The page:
How to Become an

Aerospace Engineer

The complete career guide to be an Aerospace Engineer: salary, job growth, employers, best schools, and education you may need to get started.

Why We Love It

  • $110,570
    Potential Avg. Salary
  • -2.3%
    Job Growth Rate
  • Good Entry Level Salary
    Career Attribute
  • Investigative
    Career Attribute

Aerospace engineers design aircrafts and the components used on aircrafts to make them functional, more efficient, and safer. They may work as aeronautical engineers and design airplanes or helicopters, or they may work as astronautical engineers and design space crafts and satellites.

Recommended Schools

What is an Aerospace Engineer?

The following job responsibilities are common for individuals in aerospace engineer roles:

  • Design, develop, and test technologies used on aircrafts or in space exploration
  • Review plans and proposals for new technologies and determine if plans would lead to functional or feasible products
  • Conduct and oversee testing to ensure functionality, reliability, and safety of developed products
  • Conduct testing to identify components that are causing malfunctions
  • Work with project managers to develop plans for design and development budget and timeline

A Day in the Life

Aerospace engineers make safe air transportation possible. They design and develop the technologies used in modern planes, helicopters, and space exploration vehicles, allowing for the safe transportation of large groups of passengers and/or cargo, faster planes, and further space exploration, among other benefits. They may oversee design and development of specific flight components, such as structural design, navigation systems, instrument and control systems, and propulsion systems.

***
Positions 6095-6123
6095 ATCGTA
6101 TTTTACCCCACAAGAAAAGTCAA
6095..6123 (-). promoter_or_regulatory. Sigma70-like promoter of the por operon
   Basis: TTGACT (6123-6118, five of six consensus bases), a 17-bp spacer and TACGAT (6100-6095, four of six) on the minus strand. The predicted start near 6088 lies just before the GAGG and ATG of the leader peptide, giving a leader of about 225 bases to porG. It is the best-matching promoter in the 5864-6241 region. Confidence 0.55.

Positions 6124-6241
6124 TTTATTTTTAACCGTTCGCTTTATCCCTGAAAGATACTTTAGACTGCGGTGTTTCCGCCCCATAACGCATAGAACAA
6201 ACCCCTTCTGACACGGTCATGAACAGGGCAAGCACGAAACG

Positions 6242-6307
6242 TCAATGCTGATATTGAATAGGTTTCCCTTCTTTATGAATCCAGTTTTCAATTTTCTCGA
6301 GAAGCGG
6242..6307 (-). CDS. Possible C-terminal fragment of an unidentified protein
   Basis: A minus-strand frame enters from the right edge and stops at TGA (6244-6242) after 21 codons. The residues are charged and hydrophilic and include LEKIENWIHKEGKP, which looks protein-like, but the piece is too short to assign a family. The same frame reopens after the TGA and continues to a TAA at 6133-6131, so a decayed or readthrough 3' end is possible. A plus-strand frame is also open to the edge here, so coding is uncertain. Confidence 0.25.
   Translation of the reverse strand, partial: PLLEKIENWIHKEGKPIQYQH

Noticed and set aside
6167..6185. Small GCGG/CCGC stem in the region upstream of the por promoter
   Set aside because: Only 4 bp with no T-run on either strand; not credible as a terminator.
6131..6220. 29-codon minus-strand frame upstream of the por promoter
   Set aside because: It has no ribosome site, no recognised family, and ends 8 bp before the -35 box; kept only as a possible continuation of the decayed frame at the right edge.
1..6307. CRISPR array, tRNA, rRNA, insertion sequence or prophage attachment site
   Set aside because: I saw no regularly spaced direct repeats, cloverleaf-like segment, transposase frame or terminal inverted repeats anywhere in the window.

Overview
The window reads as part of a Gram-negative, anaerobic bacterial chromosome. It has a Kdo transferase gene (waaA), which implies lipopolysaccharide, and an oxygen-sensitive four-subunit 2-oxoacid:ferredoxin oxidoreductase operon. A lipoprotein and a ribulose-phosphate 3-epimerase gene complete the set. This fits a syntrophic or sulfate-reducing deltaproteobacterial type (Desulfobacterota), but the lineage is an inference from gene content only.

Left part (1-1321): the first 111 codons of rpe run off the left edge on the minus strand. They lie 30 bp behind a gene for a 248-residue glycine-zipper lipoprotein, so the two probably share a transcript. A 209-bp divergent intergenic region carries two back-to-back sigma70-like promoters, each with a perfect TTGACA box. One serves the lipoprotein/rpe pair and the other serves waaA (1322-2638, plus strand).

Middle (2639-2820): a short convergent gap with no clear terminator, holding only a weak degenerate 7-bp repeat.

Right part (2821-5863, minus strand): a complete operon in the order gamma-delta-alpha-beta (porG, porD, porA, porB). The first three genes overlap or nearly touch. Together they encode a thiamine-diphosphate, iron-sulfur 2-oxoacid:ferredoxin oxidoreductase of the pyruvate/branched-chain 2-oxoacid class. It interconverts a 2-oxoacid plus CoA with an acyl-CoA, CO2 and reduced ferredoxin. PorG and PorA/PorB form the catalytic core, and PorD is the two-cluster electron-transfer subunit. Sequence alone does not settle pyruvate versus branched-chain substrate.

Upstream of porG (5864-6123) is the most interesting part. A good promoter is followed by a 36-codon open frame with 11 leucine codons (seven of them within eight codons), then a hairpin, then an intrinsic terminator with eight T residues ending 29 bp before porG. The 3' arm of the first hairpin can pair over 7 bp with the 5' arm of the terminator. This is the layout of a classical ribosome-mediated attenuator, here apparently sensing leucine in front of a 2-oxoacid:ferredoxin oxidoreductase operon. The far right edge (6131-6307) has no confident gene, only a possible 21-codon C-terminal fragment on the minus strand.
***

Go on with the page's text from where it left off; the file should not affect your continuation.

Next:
Aerospace engineers create plans that use both existing and new technologies. Those that work in research may spend their days tweaking components to develop new and more efficient flight systems. Others may work in manufacturing and spend their days developing plans for new, cost-efficient and safe aircrafts for mass production. Beyond design, aerospace engineers also have responsibilities for testing developed components, ensuring products meet all specifications and requirements of designs.

In addition to developing new products and components, aerospace engineers also perform troubleshooting on existing products and components. Often, new components go through a variety of revisions before they’re fully functional and usable, and the engineer is on point to troubleshoot problems discovered during the development phase. They’re also responsible for identifying the cause of issues on components in the post-production stage and recommending product recalls if necessary.

Typical Work Schedule

Most aerospace engineer roles are full-time jobs, though the working hours and days may vary by employer. Overtime can be common for this role, especially during high production times or to meet project deadlines.

Aerospace Engineer Specializations

  • Aeronautical engineers specialize in creating products and components used in airplanes, helicopters, and other types of aircraft.
  • Astronautical engineers specialize in creating products and components used in space travel and exploration, such as space craft and satellites.

Typical Employers

The industries that employ the highest number of aerospace engineers include manufacturing, government, and research and development.